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  How to determine if an emergent gauge theory is deconfined or not?

+ 6 like - 0 dislike

2+1D lattice gauge theory can emerge in a spin system through fractionalization. Usually if the gauge structure is broken down to $\mathbb{Z}_N$, it is believed that the fractionalized spinons are deconfined. However in general, $\mathbb{Z}_N$ gauge theory also have a confined phase. The question is how to determine if the discrete emergent gauge theory is really deconfined or not?

For example, I am considering a $\mathbb{Z}_3$ gauge-Higgs model defined on the Kagome lattice with the Hamiltonian $H=J\sum_{\langle i j\rangle}\cos(\theta_i-\theta_j-A_{ij})$, where $\theta_i=0,\pm2\pi/3$ is the matter field and $A_{ij}=0,\pm2\pi/3$ is the gauge field. If the matter field is in a ferromagnetic phase, then I can understand that the gauge field will be Higgs out. But the matter field here is a Kagome antiferromagnet, which is strongly frustrated and may not order at low temperature. So in this case, I would suspect that the effective $\mathbb{Z}_3$ gauge theory will be driven into a confined phase. Is my conjecture right? How to prove or disprove that?

Thanks in advance.

This post imported from StackExchange Physics at 2014-04-05 03:24 (UCT), posted by SE-user Everett You
asked Jun 2, 2012 in Theoretical Physics by Everett You (785 points) [ no revision ]
Hope I'm not raising the dead here: but naively thinking, couldn't you try and compute the $\beta$-function and find out its sign? Like you do in QFTs normally?

This post imported from StackExchange Physics at 2014-04-05 03:24 (UCT), posted by SE-user A friendly helper
@Afriendlyhelper Thanks, but I am not sure what is the RG scheme for a lattice gauge theory. The lattice geometry is very important. Like the Kagome lattice I considered here is highly frustrated. Shouldn't that make a difference with the usual QFT RG?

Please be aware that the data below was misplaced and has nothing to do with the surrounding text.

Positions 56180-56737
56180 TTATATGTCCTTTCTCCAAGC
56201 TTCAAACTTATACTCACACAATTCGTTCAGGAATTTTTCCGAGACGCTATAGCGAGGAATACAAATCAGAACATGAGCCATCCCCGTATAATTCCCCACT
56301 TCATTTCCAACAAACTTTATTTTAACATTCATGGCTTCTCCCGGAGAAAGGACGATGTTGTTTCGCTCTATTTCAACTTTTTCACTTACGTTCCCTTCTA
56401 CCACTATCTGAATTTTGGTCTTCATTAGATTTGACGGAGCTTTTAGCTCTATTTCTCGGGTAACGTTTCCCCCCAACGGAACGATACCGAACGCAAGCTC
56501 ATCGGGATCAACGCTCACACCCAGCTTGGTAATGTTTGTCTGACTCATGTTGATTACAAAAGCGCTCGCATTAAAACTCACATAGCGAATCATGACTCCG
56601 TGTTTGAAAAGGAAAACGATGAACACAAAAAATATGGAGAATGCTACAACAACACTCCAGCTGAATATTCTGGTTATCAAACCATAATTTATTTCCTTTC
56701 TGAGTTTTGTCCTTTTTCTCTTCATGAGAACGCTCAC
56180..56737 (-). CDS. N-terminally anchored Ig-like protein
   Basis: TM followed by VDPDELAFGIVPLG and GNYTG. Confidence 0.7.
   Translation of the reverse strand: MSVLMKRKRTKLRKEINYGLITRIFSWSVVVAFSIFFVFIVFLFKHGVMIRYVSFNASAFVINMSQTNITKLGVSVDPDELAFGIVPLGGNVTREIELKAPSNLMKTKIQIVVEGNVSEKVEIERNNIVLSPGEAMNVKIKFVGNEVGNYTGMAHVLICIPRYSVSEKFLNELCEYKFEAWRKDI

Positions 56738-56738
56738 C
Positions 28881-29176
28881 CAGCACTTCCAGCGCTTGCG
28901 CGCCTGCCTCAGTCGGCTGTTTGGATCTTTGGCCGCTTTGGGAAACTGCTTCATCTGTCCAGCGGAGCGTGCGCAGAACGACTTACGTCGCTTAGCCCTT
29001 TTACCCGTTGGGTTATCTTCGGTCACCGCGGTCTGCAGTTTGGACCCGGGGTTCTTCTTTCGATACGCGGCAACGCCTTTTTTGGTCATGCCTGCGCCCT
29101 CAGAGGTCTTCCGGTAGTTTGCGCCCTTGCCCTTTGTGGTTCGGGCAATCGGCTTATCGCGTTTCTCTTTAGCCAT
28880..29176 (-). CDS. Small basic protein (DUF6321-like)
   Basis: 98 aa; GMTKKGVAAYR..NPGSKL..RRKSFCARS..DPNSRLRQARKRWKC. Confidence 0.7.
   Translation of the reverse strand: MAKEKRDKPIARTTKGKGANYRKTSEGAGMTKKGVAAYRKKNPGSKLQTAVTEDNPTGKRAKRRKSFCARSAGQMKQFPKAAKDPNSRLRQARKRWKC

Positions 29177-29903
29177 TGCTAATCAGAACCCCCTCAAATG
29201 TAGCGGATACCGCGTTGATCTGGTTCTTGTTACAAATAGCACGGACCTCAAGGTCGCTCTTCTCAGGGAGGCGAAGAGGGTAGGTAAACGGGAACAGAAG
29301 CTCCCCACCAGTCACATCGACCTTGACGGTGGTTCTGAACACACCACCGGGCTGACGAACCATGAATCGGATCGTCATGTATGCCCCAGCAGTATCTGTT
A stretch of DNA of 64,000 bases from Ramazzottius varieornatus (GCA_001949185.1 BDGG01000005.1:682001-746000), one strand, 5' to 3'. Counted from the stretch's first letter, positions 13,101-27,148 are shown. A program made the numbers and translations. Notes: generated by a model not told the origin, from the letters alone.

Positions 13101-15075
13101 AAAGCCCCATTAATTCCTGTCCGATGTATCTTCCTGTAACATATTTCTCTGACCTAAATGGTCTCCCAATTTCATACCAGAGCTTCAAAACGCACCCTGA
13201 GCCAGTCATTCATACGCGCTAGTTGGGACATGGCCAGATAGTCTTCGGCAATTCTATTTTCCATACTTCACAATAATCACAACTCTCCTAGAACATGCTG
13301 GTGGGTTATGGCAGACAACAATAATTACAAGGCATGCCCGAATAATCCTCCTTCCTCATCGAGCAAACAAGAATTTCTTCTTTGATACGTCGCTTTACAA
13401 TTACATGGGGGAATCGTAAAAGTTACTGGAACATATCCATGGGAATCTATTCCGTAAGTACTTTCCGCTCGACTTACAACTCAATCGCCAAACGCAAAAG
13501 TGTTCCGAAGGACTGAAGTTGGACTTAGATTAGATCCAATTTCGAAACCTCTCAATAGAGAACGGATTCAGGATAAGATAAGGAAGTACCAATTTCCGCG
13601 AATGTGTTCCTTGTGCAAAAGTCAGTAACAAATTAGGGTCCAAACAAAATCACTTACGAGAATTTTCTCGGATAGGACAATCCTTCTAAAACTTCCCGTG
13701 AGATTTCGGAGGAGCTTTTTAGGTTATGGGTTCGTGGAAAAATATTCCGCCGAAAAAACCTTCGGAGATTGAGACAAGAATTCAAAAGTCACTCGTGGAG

This post imported from StackExchange Physics at 2014-04-05 03:24 (UCT), posted by SE-user Everett You
The only way I know to "prove" or "disprove" confinement is simulating the system on a computer. Some other techniques do exist, but every time I attend some confinement-related conference, there's some people fighting each other about the validity of these methods. BTW, computing the $\beta$-function won't work, as (if I'm not mistaken) a Higgs-phase gauge theory may still have negative $\beta$-function while being completely and utterly deconfined.

This post imported from StackExchange Physics at 2014-04-05 03:24 (UCT), posted by SE-user David Vercauteren

1 Answer

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I have to admit that I have no idea about the model you are working on, but the standard way to determine whether a gauge theory is confining or not is to calculate the vacuum expectation value of Wilson loops. The latter are gauge invariant operators that describe parallel transport around a closed loop in spacetime. If the vacuum expectation of a Wilson loop decreases exponentially with the area it encloses, the theory is confining. It is also possible to formulate such loops within the framework of lattice gauge theory, which seems to be of interest for your application. For a nice and accessible introduction see chapter 82 of Srednicki's book on QFT.

This post imported from StackExchange Physics at 2014-04-05 03:24 (UCT), posted by SE-user Frederic Brünner
answered Mar 6, 2014 by Frederic Brünner (1,130 points) [ no revision ]

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